When it comes to private lending, there are a number of what I call myths as to what private lenders will and will not do with respect to mortgage lending.
These myths or misconception can get in the way of your ability to secure sub prime mortgage solutions from private investors.
By having a better understanding of fact versus fiction, you are placing yourself in a better position to succeed when seeking private mortgage financing.
So let’s get into the primary private lending myths and misconceptions.
Many times borrowers will not be prepared to disclose all their information and when a bank or institutional lender persists for full disclosure, the applicant will through up their hands and say they’ll just go private instead.
The view here is that privates will just lend money and they aren’t necessarily hung up on all the details and back story that led you to your financing requirement.
The reality is that private lenders are always going to concerned about conserving their capital, so while they may not require as much information as a bank or institutional lender, they are going to require enough information to properly assess their risk of investing in any particular deal. If the risk is assessed to be too high, they most certainly will not be providing a loan.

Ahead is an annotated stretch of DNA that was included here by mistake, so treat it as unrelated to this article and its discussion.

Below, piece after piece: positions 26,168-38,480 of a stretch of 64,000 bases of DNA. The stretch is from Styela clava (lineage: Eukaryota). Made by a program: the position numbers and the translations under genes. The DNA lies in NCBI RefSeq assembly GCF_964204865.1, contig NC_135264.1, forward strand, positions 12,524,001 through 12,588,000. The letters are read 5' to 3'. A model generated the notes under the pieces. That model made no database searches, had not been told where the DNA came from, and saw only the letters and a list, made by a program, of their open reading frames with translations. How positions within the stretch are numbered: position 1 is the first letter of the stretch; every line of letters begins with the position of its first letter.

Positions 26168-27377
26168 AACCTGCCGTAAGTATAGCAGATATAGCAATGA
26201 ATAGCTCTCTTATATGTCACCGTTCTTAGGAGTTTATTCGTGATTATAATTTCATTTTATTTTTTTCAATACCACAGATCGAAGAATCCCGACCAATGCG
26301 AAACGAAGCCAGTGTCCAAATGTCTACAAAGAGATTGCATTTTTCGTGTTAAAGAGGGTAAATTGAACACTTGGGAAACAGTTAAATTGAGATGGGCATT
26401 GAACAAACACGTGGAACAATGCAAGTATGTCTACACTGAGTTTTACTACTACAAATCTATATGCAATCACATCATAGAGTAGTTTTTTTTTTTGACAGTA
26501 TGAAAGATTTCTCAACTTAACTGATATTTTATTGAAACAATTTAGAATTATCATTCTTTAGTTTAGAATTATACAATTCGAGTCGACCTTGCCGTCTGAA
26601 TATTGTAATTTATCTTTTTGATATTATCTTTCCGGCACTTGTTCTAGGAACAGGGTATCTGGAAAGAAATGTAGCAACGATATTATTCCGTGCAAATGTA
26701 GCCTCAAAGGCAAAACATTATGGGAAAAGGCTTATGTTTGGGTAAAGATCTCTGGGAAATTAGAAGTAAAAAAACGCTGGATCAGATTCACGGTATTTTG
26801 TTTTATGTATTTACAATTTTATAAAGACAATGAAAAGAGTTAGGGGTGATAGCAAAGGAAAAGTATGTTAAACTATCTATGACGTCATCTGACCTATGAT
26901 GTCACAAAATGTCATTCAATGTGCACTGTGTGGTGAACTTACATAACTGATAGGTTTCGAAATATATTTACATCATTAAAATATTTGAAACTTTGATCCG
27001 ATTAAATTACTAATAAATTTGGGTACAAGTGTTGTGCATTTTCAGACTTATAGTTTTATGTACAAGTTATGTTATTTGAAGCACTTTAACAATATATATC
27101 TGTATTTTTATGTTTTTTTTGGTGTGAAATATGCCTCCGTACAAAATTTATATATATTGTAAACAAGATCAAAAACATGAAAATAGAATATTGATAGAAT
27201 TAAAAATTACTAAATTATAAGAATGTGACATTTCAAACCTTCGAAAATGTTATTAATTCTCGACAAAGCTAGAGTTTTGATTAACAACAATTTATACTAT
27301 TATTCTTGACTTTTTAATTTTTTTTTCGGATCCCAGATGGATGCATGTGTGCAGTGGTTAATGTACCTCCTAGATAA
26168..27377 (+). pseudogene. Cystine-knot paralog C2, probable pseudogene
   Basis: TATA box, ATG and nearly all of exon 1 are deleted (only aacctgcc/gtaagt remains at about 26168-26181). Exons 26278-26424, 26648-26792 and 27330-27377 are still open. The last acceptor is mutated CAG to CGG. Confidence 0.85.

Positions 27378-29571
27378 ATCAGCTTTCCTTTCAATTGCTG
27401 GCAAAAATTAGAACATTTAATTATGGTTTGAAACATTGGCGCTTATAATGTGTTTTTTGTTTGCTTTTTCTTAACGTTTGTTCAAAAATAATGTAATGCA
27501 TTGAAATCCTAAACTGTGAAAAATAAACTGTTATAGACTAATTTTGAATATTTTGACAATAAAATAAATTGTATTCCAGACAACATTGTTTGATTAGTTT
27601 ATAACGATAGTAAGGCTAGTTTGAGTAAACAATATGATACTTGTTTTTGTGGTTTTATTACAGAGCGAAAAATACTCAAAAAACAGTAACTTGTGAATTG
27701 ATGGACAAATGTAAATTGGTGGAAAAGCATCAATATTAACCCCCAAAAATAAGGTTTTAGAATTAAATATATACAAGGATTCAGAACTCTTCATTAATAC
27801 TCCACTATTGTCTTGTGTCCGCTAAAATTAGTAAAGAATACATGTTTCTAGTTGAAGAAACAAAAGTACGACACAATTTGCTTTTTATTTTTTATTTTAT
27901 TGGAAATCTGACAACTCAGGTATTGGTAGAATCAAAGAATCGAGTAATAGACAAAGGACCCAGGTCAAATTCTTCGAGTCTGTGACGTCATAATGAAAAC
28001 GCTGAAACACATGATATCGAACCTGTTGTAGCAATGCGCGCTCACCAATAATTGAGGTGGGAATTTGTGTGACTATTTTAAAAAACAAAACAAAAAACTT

Bottom line, private lenders will not just do anything. Most won’t go high loan to value or enter into a deal where there isn’t a strong potential for exit and repayment. This fact alone can save you considerable time chasing money that may not be available to you.
There are many that hold the perception that all private mortgage financing is high rate, high fees which also relates to the term hard money.
The reality is quite the opposite.
Markets are always driven by supply and demand and the private mortgage market is no different.
Sure, rates are higher than bank rates, but rates and fees are relative to risk. If the risk is higher, the rates and fees stand to be higher as well.
If a private lender is pricing his or her money higher than the risk, then there are other lenders in the market that are more likely to be placing the deal.
Its not uncommon for people to speak of their fear that private lending is a greater risk to him in the event of default as compared to what they could expect from a bank. The thinking there is that in some way, a private lender will be more severe to deal with and can potentially provide a greater risk of property loss to the borrower.
This is again far from the truth as private lenders have the same legal rights as any other lender and follow very similar processes and procedures that you would see from just about any mortgage lender.
In fact, you may find that a private lender is more likely to work with you on a late payment or payment you would like to proactively delay making for some reason than what you might come across from an institutional lender.
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I'm a Toronto Mortgage Broker that arranges mortgage solutions on residential and commercial real estate property. With over 30 years of mortgage financing experience, I'm able to quickly assess your financing requirements and provide relevant solutions for your immediate consideration. Joe Walsh Google+ YouTube Channel